Where Meat Comes From, It's Not Science Fiction

Prairie Gleanings

Beef, chicken, pork: it doesn't matter. I'm an equal opportunity carnivore.

Published on: February 8, 2009

I've always been a science fiction fan. Growing up, I remember a 1987 movie called "Masters of the Universe." It starred Dolph Lundgren (the Russian in "Rocky IV") as He-Man. The movie was chock full of poor acting and so-so special effects.

 

However, I still remember one particular scene with crystal clarity. See, the premise is, He-Man is an other-worldly strong man, with a really large sword and penchant for doing good. As the plot unravels, He-Man and his friends wind up on planet Earth.

 

As the alien group is acclimating themselves to our world, they stumble on a bucket of chicken, I believe it was KFC. They're all sitting around enjoying a delicious fried chicken dinner, when one of them asks why do earthlings put their food on little sticks. When they learn the food came from a chicken, they start gagging and spitting it out. How could earthlings eat animals? The audacity! (Looking back, maybe this film as co-produced by PETA.)

 

It made for a semi-funny scene in an 80s action movie. However, the scary thing is, a lot of today's consumers seem to be in the dark when it comes to meat production.

 

Last week, my wife and I were watching a reality show called "Hell's Kitchen." Chef Gordon Ramsay pits two teams of chefs against each other. Throughout the show, Ramsay constantly berates the cooks.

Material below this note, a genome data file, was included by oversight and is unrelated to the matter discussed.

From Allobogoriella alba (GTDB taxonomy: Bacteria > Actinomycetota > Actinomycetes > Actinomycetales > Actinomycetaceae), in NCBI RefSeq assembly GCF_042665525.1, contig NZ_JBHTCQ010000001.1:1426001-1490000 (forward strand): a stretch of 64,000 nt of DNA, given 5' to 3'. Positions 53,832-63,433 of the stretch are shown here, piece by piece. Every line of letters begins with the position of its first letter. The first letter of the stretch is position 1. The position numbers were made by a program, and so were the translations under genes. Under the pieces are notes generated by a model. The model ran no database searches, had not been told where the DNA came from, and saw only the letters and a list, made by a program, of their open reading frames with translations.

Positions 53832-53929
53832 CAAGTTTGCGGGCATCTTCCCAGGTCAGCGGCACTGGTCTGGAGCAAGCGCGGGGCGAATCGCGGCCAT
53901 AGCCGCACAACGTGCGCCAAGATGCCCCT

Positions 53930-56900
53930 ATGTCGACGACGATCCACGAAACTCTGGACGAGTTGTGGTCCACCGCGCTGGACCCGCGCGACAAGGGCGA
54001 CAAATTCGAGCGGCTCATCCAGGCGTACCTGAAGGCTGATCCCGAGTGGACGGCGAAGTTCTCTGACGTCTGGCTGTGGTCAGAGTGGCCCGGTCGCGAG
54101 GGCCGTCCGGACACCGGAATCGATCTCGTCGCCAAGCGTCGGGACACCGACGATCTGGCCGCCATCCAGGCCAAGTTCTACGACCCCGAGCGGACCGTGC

At the end of last week's show, they showed scenes from the next installment. Apparently, Ramsay is taking the contestants to a beef packing plant, where they will see a cow slaughtered and turned into beef. From there, he feeds them a delicious steak dinner, where everyone is gagging because they just saw that poor cow get slaughtered.

 

I literally shouted, "Come on!" at the television. I launched into a tirade about how chefs, at the very least, should understand where food comes from. Then, my wife asked, "Could you really watch a cow get slaughtered, then eat it?" I told her I would have no problem slaughtering it myself, grilling it, then eating it. In fact, the sense of accomplishment from doing it all on my own would probably make it even more delicious.